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Appendix IX of Part 261—[Amended]

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2. In Table 1 of Appendix IX of Part 261, the entry for “Geological Reclamation Operations and Waste Systems, Inc., Morrisville, PA” is revised to read as follows:

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Appendix IX to Part 261—Wastes Excluded Under §§ 260.20 and 260.22

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Table 1—Wastes Excluded From Non-Specific Sources

FacilityAddressWaste description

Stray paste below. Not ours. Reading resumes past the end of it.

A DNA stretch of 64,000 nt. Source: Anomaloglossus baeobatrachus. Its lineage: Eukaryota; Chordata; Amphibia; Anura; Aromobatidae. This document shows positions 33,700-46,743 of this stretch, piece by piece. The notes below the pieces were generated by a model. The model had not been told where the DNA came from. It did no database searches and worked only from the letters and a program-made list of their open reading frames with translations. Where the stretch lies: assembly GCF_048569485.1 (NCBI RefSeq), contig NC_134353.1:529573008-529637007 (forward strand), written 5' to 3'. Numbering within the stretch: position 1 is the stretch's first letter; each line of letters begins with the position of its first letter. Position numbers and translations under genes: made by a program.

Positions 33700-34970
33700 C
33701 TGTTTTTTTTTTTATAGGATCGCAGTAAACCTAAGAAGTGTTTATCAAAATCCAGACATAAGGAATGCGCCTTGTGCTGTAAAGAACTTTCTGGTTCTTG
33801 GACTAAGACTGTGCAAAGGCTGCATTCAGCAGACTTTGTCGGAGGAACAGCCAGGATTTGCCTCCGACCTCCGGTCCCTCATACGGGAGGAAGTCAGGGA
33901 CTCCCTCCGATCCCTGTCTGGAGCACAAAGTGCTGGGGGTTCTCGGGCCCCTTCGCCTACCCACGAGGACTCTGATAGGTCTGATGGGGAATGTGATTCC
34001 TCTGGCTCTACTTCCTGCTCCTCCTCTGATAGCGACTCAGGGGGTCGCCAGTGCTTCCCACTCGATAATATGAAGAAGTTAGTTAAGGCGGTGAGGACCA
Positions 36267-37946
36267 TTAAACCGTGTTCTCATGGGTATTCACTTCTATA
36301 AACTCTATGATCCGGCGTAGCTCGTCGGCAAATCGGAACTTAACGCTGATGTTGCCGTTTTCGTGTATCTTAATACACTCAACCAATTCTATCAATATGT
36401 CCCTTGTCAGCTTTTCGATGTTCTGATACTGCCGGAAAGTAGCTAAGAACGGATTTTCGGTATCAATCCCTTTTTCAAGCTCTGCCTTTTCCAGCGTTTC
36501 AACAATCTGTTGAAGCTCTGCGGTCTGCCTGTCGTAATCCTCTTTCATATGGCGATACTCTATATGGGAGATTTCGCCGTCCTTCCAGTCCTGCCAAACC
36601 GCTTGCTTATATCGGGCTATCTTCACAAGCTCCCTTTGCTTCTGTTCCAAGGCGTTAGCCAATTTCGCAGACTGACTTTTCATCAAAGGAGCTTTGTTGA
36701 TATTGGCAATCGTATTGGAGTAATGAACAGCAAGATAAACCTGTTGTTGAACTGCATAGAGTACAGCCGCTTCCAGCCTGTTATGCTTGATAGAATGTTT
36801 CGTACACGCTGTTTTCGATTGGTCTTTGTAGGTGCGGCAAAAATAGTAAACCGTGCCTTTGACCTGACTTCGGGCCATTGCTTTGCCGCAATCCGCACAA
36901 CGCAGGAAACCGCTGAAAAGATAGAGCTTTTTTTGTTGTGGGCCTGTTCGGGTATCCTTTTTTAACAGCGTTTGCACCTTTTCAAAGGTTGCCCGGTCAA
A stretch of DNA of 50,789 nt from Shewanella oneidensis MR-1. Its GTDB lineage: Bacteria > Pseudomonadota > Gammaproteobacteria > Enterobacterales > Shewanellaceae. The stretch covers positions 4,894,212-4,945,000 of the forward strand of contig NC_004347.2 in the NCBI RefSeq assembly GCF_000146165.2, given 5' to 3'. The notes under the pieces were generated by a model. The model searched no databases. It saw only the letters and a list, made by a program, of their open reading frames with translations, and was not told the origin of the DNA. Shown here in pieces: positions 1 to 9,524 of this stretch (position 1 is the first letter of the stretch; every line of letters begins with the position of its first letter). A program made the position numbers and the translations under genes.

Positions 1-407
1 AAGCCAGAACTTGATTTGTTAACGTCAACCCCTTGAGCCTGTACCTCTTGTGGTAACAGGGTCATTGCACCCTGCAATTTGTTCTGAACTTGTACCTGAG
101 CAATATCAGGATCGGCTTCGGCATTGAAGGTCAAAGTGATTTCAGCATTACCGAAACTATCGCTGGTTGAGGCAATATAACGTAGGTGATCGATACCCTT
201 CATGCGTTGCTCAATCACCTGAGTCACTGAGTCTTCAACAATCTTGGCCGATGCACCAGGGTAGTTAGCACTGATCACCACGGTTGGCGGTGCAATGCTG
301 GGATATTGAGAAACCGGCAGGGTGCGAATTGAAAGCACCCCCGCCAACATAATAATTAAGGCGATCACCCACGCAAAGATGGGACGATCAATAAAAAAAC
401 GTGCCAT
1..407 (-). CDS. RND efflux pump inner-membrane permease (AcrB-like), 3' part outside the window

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Geological Reclamation Operations and Waste Systems, IncMorrisville, PennsylvaniaWastewater treatment sludge filter cake from the treatment of EPA Hazardous Waste No. F039, generated at a maximum annual rate of 2000 cubic yards, after December 4, 2001, and disposed of in a Subtitle D landfill. The exclusion covers the filter cake resulting from the treatment of hazardous waste leachate derived from only “old” GROWS and non-hazardous leachate derived from only non-hazardous waste sources. The exclusion does not address the waste disposed of in the “old” GROWS’ Landfill or the grit generated during the removal of heavy solids from the landfill leachate. To ensure that hazardous constituents are not present in the filter cake at levels of regulatory concern, GROWS must implement a testing program for the petitioned waste. This testing program must meet the conditions listed below in order for the exclusion to be valid: